One word that you don’t normally think of when you scan a large spreadsheet or look at a vast number of powerpoint pie charts is “emotion”. They’re numbers. Numbers are seen as either correct or incorrect and there’s no space around them for argument. However, despite this, market research should not ignore the value of emotion which comes from all around those numbers, and should be important from the very beginning from the questions you ask and finally in the completed analysis.
It’s obviously vital to know from a business perspective how people feel when they buy your product or service. Happy, you’d hope. But also, if you want to tell other people how they’re feeling about a problem which your product solves – you need to find out about their emotions. What are their frustrations? Is there a simple desire to make something difficult easier (using your product)? Does it run deeper? Research can help.
Providing context and meaning
While quantitative research provides valuable insights into patterns and correlations, it often doesn’t get really deep explaining underlying reasons. This is where qualitative can come in and help put some meat on the bones. By sharing personal anecdotes, case studies, or testimonials that evoke emotions, you can breathe life into your research findings and give them real-world significance.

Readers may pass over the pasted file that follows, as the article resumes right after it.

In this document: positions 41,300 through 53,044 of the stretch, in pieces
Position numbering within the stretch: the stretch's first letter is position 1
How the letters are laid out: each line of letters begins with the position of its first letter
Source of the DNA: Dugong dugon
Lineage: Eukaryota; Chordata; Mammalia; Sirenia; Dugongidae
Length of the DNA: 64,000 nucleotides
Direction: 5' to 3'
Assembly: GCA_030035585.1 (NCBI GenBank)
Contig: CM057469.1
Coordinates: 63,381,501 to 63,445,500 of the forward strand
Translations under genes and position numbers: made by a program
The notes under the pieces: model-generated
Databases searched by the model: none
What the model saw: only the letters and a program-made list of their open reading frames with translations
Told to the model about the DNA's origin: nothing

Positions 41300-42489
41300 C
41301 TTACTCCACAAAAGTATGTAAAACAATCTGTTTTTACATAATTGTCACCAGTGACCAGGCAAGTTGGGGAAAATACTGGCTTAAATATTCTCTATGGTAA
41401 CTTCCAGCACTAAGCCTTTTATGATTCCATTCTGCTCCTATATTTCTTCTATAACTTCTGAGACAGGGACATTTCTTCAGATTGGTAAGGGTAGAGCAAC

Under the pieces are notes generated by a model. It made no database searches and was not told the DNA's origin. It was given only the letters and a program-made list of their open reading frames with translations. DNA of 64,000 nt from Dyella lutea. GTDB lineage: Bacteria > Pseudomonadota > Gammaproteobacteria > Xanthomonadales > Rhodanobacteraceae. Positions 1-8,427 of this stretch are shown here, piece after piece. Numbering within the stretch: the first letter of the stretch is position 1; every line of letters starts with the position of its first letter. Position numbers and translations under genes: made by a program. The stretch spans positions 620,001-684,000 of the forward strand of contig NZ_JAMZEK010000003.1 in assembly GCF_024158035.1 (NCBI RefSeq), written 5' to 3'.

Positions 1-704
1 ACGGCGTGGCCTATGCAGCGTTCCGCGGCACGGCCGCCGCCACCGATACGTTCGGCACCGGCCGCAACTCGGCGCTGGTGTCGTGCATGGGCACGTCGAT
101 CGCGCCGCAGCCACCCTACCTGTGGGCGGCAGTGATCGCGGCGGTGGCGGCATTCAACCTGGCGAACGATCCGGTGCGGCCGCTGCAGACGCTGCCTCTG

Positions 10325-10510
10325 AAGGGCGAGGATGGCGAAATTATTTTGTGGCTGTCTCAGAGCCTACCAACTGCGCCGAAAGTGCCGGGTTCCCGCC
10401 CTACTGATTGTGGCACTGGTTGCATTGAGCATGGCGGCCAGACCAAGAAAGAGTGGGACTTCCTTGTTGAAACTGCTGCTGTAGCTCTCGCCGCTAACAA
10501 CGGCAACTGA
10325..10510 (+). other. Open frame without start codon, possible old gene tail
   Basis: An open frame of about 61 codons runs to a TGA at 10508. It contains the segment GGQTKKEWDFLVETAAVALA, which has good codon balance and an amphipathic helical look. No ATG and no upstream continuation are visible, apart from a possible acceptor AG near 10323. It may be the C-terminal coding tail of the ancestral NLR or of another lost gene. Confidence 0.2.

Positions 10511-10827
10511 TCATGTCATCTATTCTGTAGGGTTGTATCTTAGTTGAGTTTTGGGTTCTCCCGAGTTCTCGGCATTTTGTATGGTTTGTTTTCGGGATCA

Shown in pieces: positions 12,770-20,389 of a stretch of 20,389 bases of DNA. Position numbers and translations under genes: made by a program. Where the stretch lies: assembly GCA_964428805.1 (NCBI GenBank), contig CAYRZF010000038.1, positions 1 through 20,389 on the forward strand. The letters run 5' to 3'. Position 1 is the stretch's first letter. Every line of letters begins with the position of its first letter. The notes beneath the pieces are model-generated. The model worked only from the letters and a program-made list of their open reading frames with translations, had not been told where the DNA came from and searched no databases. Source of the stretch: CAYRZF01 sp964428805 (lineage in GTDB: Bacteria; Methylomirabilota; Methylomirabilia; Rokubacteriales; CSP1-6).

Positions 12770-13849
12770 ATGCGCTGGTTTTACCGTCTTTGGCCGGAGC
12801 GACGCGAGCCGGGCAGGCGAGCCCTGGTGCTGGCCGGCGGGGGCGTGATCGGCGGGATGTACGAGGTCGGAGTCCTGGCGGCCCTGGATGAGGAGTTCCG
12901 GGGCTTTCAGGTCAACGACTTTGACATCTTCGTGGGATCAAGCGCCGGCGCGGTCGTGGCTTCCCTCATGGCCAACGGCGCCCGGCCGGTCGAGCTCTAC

Persuasion and influence
You want to change someone’s mind, you have to appeal to the heart as well as the head. Emotional language, compassion and power comes through writing and analysis, raising awareness and at the very least, leaving the audience with questions they must ask themselves. You cannot do this without some emotion.
Humans love stories – they’re innate to our DNA, we’ve been telling them for millenia and they’re the most effective form of communication we have. When presenting any form of research, you need to keep the audience engaged, and that’s through narratives – whether they’re short or long- that take them on a journey.
You may have noticed that there’s quite a bit of data out there in the world. Research findings are reported every day. If you can think of a topic, no matter how niche, there’s been a study on it. To stand out, you need to rise above and connect – you don’t do that by simply quoting figures. You can use emotions to raise your findings above the numbers – give them greater impact.
For more information, contact us at firstname.lastname@example.org